Thirst is the Worst and Grasshoppers Eat Their Way Up Hill

The last of 30 bees leaves the bird bath after drinking.

Thirsty. It is what everything is. Even I need more moisture. All creatures, plants, insects, animals and humans, are all thirsting for water. This year has been filled with so many “never seen before” moments because of the drought.

  • I’ve never seen so much activity at the water troughs and thick rings of bird poop left behind.
  • I’ve never seen birds queue for a dip in the water dish.
  • I’ve never seen 30+ bees converging on a bird bath to drink – anytime and all the time.
  • I’ve never seen oak leaves die in June, in JUNE, and fall off the trees as if it is Autumn.
  • I’ve never seen so many plants bloom earlier than their normal time.

I continue to water some part of the monarch habitat each day. I have a cycle mapped out so that I am not doing too much each day, but each site gets watered at least twice a week. I am still very grateful for the use of the electric Polaris quad that my wonderful neighbors Ric and Kim Wetzel have lent me. We still have not received the part for my electric quad. Without the part, I would only have the ability to haul a small vessel of water – 2.5 gallons vs 25. Definitely much more efficient and less work to be able to take 25.

Grasshoppers Devastate and March Uphill

There are only two milkweeds left with leaves in the arroyo at Site 2. One milkweed is trying to make a come-back, but will be met with ravenous grasshoppers soon enough like the mugwort that tried the same. I am so sorry my dear plant friends.

The grasshoppers have been moving from the arroyo up hill. They have ravaged the stand of A. Californica closest to the house and surely all other stands of this glorious and critical plant for the first stage of monarch migration. I have been checking the pods daily. It is still early to pick them. They need the milky nutrients to build healthy, strong seeds for the future. I lightly tug on them each day to see if they are ready to drop. I ended up harvesting several early because their mother plants were in the last stages of death by a million bites.

A. Californica seed pods. One is open with insulating duff and healthy seeds emerging!

Although the roots of A. Californica will resprout if the conditions are right, the seeds allow for more rapid increase in the number of plants. If I let the grasshoppers eat the pods, I loose the chance of this generation of seeds spreading. My plan is to spread the seeds after the grasshoppers abate. I will also give some to Ron Allen, my native plant hook up and owner of Mariposa Native Plants, who I affectionately refer to as the “Milkweed Whisperer”, to germinate. He has the amazing ability to bring milkweed seeds to germination – not an easy task.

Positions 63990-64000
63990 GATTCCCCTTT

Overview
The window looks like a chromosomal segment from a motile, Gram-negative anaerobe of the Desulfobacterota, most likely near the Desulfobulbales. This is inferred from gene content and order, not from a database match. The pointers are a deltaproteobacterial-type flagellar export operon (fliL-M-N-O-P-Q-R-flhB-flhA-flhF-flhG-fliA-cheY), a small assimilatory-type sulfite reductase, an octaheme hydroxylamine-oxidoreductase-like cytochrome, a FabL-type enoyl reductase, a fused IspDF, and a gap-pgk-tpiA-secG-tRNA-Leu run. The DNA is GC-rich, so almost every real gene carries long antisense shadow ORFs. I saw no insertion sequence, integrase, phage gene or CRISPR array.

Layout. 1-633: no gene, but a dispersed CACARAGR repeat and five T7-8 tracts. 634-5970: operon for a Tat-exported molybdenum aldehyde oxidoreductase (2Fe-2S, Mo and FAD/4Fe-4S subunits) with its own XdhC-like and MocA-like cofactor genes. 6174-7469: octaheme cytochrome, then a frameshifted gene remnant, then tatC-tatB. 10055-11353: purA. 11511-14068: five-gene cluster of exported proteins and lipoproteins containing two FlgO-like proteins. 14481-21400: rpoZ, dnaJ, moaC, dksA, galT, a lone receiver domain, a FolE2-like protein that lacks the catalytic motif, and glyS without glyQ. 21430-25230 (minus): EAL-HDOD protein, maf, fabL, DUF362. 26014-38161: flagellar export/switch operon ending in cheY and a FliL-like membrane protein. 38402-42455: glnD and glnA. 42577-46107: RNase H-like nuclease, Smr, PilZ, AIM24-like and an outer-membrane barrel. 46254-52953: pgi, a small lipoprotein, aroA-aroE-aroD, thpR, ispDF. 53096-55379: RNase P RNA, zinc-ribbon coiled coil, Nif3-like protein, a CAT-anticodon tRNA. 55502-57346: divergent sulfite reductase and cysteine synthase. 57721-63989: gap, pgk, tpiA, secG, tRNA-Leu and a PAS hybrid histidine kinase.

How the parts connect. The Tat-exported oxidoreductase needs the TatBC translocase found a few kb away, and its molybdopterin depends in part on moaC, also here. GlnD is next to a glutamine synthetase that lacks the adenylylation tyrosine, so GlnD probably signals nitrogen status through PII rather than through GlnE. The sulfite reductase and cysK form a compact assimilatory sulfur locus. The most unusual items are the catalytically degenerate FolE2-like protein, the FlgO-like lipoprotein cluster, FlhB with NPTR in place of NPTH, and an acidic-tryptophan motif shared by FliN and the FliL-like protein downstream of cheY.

Deedee Soto, the biologist from Xerces, happened to call me the other day asking about the seed pods. Xerces collects them too to help germinate and spread the plants to needed areas. I told her she could have some if they survived the grasshoppers and my early removal of some of the pods. I told her about the infestation, and we discussed what could be done. She came over on a Saturday and installed mesh bags over the seed pods. We know grasshoppers can eat through fabric mesh, but we are gambling that it may slow them down long enough to get just a bit more nutrients before harvesting. Thank you Deedee for being such a committed protector of butterfly habitat! Thank you Xerces Society for everything you do. Your staff, everyone I have worked with, are truly (and I mean it!), truly outstanding.

More Heroes

Husband David and neighbor Ric have a cold one after fence building

There are so many people that have helped me on this project. My husband David and my neighbor Ric are two. As already mentioned, Ric and Kim have lent us their electric Polaris. What a machine! Ric has also helped me install fence in several locations. We have been working at Site 8 removing the branch fence and installing a temporary t-post fence. There are already a number of butterfly plants planted. Some were eaten by cattle during break-ins. Some did not thrive from the Xerces kits. However, some are still going strong, and there are also oak seedlings I want to protect. I recently purchased more showy milkweeds from Ron Allen. Those I intend to plant in the creek bed where they will have moisture to thrive. For now, I am keeping them close to the house in pots. They will not get planted until the grasshopper infestation has passed. I have not seen many at the creek, but I know it is only a matter of time.

Technical Assistance Continues

Dear friend, remarkable gardener and butterfly lover Caroline Wenger Korn receiving her delivery of showy milkweeds